In PDT, the photosensitizing agent is injected into the bloodstream and absorbed by cells all over the body. The agent remains in cancer cells for a longer time than it does in normal cells. When the treated cancer cells are exposed to laser light, the photosensitizing agent absorbs the light and produces an active form of oxygen that destroys the treated cancer cells. Light exposure must be timed carefully so that it occurs when most of the photosensitizing agent has left healthy cells but is still present in the cancer cells.

The laser light used in PDT can be directed through a fiber-optic (a very thin glass strand). The fiber-optic is placed close to the cancer to deliver the proper amount of light. The fiber-optic can be directed through a bronchoscope into the lungs for the treatment of lung cancer or through an endoscope into the esophagus for the treatment of esophageal cancer.

An advantage of PDT is that it causes minimal damage to healthy tissue. However, because the laser light currently in use cannot pass through more than about 3 centimeters of tissue (a little more than one and an eighth inch), PDT is mainly used to treat tumors on or just under the skin or on the lining of internal organs.

Photodynamic therapy makes the skin and eyes sensitive to light for 6 weeks or more after treatment. Patients are advised to avoid direct sunlight and bright indoor light for at least 6 weeks. If patients must go outdoors, they need to wear protective clothing, including sunglasses. Patients should talk with their doctor about what to do if the skin becomes blistered, red, or swollen. Other temporary side effects of PDT are related to the treatment of specific areas and can include coughing, trouble swallowing, abdominal pain, and painful breathing or shortness of breath.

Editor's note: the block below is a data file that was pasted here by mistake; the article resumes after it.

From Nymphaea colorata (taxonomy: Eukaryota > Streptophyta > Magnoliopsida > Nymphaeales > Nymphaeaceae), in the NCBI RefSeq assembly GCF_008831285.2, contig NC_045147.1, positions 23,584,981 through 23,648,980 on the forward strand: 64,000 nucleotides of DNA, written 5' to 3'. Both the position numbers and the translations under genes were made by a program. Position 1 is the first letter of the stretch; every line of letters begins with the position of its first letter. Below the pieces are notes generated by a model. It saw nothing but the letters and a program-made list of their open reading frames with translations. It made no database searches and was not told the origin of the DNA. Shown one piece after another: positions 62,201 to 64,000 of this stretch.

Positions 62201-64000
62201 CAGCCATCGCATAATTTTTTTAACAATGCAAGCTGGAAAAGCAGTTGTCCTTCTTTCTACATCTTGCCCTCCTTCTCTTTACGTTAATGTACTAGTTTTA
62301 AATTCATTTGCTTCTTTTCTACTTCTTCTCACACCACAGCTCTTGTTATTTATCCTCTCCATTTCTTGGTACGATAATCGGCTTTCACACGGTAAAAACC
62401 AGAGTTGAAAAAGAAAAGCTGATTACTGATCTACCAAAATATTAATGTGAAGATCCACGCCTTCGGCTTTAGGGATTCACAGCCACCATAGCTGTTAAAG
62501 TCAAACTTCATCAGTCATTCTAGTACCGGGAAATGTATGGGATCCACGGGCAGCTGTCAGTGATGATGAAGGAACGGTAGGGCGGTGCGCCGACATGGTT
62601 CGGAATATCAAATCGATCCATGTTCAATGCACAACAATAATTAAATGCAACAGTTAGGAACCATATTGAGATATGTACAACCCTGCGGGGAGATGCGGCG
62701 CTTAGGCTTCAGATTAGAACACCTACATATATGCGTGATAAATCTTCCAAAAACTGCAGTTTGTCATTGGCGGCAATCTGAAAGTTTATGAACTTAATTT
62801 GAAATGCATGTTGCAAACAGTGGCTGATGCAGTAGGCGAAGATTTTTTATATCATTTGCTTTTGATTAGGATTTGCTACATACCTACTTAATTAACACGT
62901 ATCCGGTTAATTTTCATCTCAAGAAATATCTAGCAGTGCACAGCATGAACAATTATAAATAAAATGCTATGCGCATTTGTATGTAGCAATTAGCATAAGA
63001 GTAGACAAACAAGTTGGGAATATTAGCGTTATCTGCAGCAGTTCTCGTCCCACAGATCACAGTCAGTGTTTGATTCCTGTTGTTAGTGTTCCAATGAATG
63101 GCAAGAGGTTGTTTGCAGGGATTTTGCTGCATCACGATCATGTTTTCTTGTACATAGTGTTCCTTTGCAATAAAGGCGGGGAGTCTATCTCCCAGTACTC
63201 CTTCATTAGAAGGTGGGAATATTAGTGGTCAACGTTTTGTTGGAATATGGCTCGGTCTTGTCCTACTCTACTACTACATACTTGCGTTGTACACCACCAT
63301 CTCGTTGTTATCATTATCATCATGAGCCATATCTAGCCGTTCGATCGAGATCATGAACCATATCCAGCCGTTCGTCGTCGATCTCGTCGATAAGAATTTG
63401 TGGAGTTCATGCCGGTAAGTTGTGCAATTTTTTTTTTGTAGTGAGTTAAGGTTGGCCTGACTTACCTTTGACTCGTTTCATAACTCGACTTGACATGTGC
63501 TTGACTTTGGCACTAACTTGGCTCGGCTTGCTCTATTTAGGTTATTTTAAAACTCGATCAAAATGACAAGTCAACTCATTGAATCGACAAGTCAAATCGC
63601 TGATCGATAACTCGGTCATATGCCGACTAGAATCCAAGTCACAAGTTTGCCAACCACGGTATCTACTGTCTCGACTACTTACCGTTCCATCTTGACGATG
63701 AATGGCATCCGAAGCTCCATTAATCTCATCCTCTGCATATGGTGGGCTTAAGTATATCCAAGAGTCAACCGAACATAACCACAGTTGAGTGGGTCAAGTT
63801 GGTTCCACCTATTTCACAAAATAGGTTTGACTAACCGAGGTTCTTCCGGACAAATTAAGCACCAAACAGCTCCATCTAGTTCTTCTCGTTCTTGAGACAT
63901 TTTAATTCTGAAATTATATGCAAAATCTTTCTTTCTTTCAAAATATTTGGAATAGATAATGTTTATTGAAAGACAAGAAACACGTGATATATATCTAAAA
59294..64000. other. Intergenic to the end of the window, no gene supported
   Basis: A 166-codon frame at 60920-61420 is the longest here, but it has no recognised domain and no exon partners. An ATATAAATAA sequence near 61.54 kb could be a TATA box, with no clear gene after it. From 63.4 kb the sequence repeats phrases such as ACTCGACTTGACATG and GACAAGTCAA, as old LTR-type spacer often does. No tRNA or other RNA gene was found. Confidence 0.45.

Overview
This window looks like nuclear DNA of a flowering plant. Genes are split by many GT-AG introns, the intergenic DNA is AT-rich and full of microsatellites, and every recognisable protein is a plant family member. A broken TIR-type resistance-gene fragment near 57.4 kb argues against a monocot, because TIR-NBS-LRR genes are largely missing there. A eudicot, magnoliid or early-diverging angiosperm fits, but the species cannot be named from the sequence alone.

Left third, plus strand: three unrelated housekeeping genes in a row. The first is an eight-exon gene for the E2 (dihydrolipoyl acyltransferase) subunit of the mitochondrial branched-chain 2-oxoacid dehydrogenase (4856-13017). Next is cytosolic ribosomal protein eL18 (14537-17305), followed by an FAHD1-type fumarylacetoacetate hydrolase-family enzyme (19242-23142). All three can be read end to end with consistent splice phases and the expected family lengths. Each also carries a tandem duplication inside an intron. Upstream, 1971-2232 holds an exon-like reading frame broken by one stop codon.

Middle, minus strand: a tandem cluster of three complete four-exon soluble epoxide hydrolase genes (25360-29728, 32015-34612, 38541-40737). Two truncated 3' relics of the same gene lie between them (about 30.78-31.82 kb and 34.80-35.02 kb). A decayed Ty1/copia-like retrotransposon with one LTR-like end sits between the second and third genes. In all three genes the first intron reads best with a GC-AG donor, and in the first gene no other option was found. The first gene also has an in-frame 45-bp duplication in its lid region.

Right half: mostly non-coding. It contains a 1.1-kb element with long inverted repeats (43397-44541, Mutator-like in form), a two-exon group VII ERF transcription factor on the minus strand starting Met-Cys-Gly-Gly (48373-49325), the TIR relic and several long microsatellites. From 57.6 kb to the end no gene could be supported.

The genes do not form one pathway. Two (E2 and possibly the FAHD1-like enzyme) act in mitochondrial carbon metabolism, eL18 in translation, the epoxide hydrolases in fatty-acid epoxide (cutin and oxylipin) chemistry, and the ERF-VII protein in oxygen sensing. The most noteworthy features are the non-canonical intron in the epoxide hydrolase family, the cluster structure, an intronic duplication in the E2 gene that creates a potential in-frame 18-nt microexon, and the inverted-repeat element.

In December 1995, the U.S. Food and Drug Administration (FDA) approved a photosensitizing agent called porfimer sodium, or Photofrin®, to relieve symptoms of esophageal cancer that is causing an obstruction and for esophageal cancer that cannot be satisfactorily treated with lasers alone. In January 1998, the FDA approved porfimer sodium for the treatment of early nonsmall cell lung cancer in patients for whom the usual treatments for lung cancer are not appropriate. The National Cancer Institute and other institutions are supporting clinical trials (research studies) to evaluate the use of photodynamic therapy for several types of cancer, including cancers of the bladder, brain, larynx, and oral cavity. Researchers are also looking at different laser types, photosensitizers that can be applied to the skin to treat superficial skin cancers, and new photosensitizing agents that may increase the effectiveness of PDT against cancers that are located further below the skin or inside an organ.

July, 2003|Archive|